The day before NaNoWriMo. National Novel Writing Month. I signed up to write 50,000 words in thirty days. Ambitious, exciting, foolhardy. I remember feeling this last year. At odds about what I was planning to do. Too early to begin, yet not enough time to finish anything else up.

One manuscript is off in two directions. With a Beta reader, and being considered by a publishing house. Tonight I heard from the Beta. She loved it. I hope the publishing house falls in love with it as well. But they will hold it for 90 days. In the meantime, I will go bat-shit crazy waiting for a response.

Another manuscript is screaming at me for a rewrite of the first 30,000 words. My mind, in its continual state of OCD grinds over and over the endless possibilities of new beginnings. But, 30,000 words cannot be written in a night, and this challenge must wait until December.

The third lies dormant on my computer, leaving my main character alone in the outback of Australia for yet another thirty days. I hope his supply of food lasts. I hope the dingoes don’t eat the cows he’s been sent there to care for.

But tonight, I feel restless, anxious and adrift. I’m concerned that tomorrow my allotted 1,500 words for the day won’t come. What if I spend the entire month rewriting the first 75 words? Worse yet, what if my new manuscript consists only of one word, typed over 50,000 times. ‘HELP!’ Yes, that could be the title too!

But then, Halloween is meant to be scary. It’s a good night for it.




Forget You Not


Where do characters go after the story is complete? While the manuscript is shopped to agents and publishers? What space do they fill as the file awaits comments from the editor I hire to go over the words yet again?

Jaime, I miss our daily talks. Our arguments over whether you would return to Paris. I won that argument. Finally, the last word was typed, the file dated and closed. Where are you now, Jaime? I became very attached to your French accent over the last three years. You became an important part of my life.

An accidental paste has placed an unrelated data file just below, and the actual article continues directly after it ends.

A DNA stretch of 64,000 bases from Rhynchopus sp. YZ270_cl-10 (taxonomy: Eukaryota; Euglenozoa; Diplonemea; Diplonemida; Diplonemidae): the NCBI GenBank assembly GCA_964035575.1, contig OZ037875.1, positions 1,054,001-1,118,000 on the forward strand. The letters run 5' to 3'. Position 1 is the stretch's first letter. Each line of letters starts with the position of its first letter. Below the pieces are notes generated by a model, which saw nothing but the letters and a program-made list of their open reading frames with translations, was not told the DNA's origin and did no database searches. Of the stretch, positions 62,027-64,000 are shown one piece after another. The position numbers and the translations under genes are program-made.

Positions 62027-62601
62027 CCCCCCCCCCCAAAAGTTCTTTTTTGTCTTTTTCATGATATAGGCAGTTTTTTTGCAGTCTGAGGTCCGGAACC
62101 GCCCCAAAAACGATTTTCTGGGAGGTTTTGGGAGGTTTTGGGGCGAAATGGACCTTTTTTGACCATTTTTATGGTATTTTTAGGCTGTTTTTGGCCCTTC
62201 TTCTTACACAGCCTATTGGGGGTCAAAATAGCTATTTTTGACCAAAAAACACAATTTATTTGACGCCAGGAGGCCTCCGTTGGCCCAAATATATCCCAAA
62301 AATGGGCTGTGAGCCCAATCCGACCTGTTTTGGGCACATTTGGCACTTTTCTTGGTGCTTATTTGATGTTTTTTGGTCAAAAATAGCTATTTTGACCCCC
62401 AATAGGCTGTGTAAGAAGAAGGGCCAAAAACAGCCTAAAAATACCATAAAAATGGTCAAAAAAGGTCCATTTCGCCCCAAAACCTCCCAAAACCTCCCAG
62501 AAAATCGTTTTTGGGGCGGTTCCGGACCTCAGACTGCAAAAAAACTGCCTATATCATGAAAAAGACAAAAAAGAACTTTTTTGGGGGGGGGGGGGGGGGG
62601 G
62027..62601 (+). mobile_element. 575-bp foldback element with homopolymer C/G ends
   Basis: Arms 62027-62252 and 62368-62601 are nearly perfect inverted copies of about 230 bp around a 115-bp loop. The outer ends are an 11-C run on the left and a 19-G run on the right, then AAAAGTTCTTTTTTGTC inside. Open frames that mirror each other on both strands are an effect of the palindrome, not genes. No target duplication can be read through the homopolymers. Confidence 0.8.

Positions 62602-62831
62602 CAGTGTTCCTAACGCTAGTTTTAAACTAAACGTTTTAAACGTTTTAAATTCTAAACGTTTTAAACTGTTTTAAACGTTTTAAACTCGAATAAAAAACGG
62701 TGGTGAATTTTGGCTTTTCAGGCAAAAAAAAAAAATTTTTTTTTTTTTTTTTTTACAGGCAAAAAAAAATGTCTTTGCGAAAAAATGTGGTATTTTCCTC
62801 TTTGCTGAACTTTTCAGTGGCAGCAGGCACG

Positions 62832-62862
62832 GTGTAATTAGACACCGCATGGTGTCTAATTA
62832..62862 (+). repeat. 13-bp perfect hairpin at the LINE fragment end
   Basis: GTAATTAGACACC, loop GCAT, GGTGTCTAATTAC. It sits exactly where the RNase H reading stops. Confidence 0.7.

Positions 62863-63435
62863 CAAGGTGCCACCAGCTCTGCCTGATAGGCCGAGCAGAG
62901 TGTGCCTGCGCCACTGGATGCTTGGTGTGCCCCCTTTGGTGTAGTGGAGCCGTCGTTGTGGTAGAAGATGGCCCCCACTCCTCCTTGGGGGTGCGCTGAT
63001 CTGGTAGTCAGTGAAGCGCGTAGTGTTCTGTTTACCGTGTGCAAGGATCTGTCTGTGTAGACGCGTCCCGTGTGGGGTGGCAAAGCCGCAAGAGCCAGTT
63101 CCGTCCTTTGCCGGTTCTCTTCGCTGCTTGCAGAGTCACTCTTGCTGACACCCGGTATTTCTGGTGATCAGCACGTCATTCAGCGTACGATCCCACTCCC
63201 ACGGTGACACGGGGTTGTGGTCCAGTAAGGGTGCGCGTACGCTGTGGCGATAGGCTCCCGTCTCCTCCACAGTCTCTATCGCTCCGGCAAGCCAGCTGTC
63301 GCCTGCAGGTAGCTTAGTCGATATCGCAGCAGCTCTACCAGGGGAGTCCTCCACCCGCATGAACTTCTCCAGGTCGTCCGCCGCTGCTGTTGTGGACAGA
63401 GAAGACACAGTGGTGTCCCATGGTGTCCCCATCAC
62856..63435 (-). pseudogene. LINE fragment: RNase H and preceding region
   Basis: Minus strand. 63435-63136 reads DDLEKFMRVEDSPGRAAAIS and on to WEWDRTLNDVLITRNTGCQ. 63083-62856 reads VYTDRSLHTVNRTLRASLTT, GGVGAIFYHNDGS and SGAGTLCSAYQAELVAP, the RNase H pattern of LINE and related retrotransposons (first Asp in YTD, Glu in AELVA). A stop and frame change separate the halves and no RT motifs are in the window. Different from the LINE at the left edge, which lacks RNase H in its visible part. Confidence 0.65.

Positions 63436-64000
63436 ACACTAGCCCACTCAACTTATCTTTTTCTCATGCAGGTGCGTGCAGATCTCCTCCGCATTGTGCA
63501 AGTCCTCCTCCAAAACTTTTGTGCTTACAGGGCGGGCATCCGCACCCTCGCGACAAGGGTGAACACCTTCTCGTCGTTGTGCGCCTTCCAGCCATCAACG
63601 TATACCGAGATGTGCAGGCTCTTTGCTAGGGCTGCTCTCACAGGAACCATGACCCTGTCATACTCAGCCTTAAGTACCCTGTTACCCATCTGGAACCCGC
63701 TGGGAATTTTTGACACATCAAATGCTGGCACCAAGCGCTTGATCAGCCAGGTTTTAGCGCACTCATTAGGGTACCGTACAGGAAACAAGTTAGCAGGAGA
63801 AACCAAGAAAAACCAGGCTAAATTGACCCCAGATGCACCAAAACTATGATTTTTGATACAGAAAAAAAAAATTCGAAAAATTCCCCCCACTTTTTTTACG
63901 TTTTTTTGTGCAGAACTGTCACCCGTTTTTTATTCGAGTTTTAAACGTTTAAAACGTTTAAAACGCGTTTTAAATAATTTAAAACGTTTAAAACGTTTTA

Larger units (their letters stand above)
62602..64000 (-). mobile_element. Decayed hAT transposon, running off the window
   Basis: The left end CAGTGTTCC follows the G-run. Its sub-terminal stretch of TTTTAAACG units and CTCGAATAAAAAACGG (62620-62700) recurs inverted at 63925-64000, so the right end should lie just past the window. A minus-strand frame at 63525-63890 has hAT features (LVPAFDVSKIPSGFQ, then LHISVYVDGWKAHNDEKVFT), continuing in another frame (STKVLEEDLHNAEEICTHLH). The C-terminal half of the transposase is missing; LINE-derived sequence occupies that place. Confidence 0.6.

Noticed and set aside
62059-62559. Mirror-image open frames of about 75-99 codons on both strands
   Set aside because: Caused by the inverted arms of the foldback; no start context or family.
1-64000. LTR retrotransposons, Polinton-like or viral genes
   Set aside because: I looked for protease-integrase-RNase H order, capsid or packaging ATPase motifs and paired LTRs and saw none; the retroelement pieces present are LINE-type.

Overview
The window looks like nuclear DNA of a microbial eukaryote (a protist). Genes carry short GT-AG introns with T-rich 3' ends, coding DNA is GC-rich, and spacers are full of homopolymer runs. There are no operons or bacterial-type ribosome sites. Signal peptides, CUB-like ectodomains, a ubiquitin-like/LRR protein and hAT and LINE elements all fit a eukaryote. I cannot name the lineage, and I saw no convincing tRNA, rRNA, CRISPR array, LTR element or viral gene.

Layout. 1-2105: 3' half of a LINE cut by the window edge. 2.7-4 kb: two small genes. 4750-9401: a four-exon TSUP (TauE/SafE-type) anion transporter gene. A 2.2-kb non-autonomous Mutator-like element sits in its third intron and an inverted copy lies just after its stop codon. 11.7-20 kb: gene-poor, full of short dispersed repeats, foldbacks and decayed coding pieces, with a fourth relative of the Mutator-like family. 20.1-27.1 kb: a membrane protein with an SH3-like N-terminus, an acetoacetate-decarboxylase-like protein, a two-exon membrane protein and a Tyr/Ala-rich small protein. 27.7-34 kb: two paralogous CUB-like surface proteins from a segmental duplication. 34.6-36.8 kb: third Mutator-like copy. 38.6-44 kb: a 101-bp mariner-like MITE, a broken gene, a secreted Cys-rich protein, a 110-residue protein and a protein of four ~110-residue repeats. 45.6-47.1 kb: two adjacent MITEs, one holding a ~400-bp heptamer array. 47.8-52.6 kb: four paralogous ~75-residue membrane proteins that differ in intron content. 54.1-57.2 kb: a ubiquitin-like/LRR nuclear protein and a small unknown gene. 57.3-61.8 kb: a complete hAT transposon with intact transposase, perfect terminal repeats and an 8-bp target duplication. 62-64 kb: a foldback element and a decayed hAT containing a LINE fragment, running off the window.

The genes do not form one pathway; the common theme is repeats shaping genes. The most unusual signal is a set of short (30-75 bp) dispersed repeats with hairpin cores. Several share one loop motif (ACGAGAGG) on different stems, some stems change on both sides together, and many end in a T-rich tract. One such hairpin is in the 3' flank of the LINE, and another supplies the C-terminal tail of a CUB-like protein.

And now, a new character speaks to me. His name is Cody and he is alone in the Outback of Australia, near Alice Springs. I must write his story now.

I will see you again, Jaime. In January we will open the Madeleine Diaries. Together, we will write what we find there, and we will see the cherry trees bloom once again.

A Puddle of Surreal Time


I went to Writer’s Group tonight. The prompt was ‘In Surreal Time.’ This is what I worked up.  

I awoke this morning to a song on my alarm. “It’s only words, and words are all I have …” An old BeeGee’s song. I’d forgotten about it, yet now it has become an earworm. It haunts me. Words. I got up and began my day. Another day of editing, reading over comments from a reader. Words.


My desk clock, I notice, is doing strange things. It is not solid as I remember it, but is rubbery in texture. I pick it up and it bends in my hands. It is melting, and the whole clock slides down the front of the shelf as I set it down. Like a Dalí painting, the face is now misshapen, the numbers unreadable, walking away as spiders. The hands are twisted and they point to nothing. Time is falling off the edge of the shelf into an abyss.